Kona Sutra Review: Touring Revisited

The Kona Sutra is a perennial classic touring bike that has been around in various forms for nearly two decades. Seeking to shake up his perspective, Lucas spent most of the past year pedaling one around Colorado. Find his in-depth review and a generous helping of photos here…

First introduced in 2005, the venerable Kona Sutra has been reimagined and spun off (find our Sutra LTD and ULTD reviews linked below) throughout its nearly two decades in the Pacific Northwest-based brand’s lineup. And as much as the Sutra, the bike industry, and the broader world have changed in that time, some things have stayed the same. Namely, the simple pleasure of loading up your belongings and heading off toward places unknown on two wheels. The Sutra is an ideal platform for such experiences, and untold riders have propelled themselves near and far aboard some version of the incrementally refined steel workhorse over the years.

  • Kona Sutra Review
  • Kona Sutra Review
  • Kona Sutra Review

I’ve been riding a 2022 Kona Sutra around Colorado on and off for the better part of a year now, and doing so has helped me rekindle the flame that was initially sparked during my first long-distance loaded tours around the time of the Sutra’s debut. It’s technically superior in every way, but riding the steel Sutra nonetheless brings back memories of the four-panniered Surly Cross-Check I bought new in 2007 and pedaled all over the place, the fleet of Schwinns I learned to wrench on and rode into the ground before that, and the early ‘90s Jazz Zig-Zag I can still remember taking on massive 30-mile rail-trail rides with my dad as a kid. Read on for my review of Kona’s nostalgia-inducing touring platform.

Kona Sutra Review

A Modern Tourer

These days, the marketing language surrounding most bikes in our space defaults to describing them as capable of doing absolutely anything and going just about anywhere. In reality, though, no bike can do it all, at least not well, and it’s refreshing that Kona hasn’t positioned the Sutra as yet another bike that inexplicably ticks every imaginable box. Rather, it’s an unabashedly classic touring bike, albeit with some modern touches.

  • Kona Sutra Review
  • Kona Sutra Review

As a bike that’s built to be loaded up and let loose on tours across counties, countries, and continents, the Kona Sutra has remained true to its roots. If you’re searching for a drop-bar bike to race one weekend and rip along rocky trails the next, you’ll almost certainly be disappointed by the Sutra. Weighing around 32 pounds in size 58cm (stock build with front rack), it’s an undeniably heavy bike. It’s constructed with burly steel tubes that don’t offer a spirited ride, but what they lack in liveliness, they make up for in their ability to comfortably and competently haul a rider and their panniers full of gear. In fact, I found that the Sutra sails along better with some additional weight, where less touring-friendly bikes can start to feel a bit wiggly or otherwise off.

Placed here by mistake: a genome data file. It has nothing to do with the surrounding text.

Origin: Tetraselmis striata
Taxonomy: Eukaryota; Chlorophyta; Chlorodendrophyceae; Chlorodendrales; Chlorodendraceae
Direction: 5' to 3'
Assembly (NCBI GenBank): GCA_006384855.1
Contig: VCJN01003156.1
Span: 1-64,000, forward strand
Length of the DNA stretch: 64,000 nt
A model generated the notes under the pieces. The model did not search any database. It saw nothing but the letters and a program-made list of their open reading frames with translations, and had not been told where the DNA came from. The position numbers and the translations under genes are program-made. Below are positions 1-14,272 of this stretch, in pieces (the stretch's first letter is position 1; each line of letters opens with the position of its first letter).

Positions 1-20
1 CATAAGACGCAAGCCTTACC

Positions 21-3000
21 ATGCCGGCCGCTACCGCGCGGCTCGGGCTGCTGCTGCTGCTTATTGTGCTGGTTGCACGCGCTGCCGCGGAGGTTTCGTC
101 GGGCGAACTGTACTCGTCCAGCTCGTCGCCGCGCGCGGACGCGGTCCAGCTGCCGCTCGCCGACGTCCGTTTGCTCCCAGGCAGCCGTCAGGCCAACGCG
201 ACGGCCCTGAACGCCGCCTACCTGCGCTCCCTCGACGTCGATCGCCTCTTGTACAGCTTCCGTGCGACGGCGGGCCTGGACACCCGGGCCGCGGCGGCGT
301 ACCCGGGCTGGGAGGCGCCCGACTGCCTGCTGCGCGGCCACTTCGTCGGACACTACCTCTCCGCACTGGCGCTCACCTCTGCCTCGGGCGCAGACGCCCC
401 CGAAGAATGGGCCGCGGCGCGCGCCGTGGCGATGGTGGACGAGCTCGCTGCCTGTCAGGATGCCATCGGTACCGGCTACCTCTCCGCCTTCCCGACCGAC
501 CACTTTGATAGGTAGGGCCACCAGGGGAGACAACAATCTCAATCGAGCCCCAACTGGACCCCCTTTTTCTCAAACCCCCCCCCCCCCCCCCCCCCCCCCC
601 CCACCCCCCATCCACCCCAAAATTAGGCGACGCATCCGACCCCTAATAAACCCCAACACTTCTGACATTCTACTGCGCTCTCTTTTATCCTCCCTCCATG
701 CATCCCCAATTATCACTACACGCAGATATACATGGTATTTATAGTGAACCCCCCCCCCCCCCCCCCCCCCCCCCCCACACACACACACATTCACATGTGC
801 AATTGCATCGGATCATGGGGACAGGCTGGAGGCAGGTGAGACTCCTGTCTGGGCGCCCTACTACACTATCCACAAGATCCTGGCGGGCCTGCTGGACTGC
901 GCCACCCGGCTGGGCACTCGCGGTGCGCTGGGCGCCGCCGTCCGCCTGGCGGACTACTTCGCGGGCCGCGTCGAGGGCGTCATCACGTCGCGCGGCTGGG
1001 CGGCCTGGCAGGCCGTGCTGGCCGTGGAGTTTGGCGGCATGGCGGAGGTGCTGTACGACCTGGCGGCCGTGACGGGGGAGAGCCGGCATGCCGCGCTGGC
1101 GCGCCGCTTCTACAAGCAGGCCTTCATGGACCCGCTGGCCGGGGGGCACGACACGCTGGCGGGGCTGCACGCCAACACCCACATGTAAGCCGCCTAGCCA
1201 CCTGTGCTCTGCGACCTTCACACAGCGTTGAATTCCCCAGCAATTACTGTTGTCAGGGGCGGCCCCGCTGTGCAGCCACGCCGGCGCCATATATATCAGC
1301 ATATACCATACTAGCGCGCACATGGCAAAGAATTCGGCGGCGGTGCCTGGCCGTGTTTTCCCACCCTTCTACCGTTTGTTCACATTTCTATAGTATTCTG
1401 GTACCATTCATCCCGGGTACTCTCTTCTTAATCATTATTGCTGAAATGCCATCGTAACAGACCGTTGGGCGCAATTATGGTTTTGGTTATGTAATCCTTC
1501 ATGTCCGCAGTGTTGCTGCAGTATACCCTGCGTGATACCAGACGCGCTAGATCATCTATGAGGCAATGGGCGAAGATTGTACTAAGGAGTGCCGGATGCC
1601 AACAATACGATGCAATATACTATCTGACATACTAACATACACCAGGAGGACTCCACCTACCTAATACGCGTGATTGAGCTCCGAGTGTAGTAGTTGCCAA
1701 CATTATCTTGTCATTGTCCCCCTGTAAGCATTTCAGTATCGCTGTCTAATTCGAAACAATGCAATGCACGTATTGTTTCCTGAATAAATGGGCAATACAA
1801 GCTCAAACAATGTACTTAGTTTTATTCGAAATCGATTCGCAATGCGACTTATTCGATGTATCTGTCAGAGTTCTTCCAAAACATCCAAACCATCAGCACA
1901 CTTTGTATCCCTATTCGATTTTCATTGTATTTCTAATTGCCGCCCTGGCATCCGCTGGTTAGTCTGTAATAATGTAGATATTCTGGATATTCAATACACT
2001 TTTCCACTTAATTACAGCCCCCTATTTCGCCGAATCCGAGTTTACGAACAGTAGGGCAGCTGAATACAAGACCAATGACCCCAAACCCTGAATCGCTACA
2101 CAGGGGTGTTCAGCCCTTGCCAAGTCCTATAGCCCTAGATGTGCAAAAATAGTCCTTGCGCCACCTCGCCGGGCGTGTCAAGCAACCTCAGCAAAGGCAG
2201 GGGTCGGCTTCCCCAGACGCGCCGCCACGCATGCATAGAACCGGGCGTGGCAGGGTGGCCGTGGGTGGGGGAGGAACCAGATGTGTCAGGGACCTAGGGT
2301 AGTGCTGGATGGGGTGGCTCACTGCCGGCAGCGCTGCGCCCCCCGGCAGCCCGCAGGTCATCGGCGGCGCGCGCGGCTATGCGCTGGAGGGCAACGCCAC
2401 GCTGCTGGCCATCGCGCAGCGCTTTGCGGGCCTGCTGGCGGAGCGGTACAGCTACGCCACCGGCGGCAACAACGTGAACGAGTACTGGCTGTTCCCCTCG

• Highlights (Size 58)
  • Angles: 70.5° Head tube, 72.5° Seat tube
  • Reach/Stack: 400/651mm
  • Bottom Bracket: 68mm Threaded / 70mm drop
  • Hub specs: 142 x 12mm (rear) / 100 x 12mm (front)
  • Seatpost Diameter: 27.2mm
  • Max Tire Size: 700 x 50mm
  • Price: $2,099 (Complete)

The Sutra comes complete with many of the touches you’d expect to see on a tourer from yesteryear and some particulars that bring it up to today’s standards. Its chromoly steel frame features an impressive array of mounting points, including a whopping seven sets of standard mounts on the main triangle (six on smaller sizes) that could be used for a bolt-on top tube bag and frame bag, three-pack mounts on both fork blades, and provisions for racks and fenders. The cable routing is fully external for ease of service, and the need-to-know frame specs (bottom bracket size, seatpost diameter, derailleur hanger, etc.) are discreetly painted on toward the bottom of the seat tube should you need to source replacements while on tour. The Sutra’s frame and fork have 12mm thru-axles and will clear around a 700 x 50mm (~29 x 2.0”) tire without fenders, which opens up possibilities beyond smooth pavement but doesn’t distinguish it from the growing crop of all-road bikes in 2023.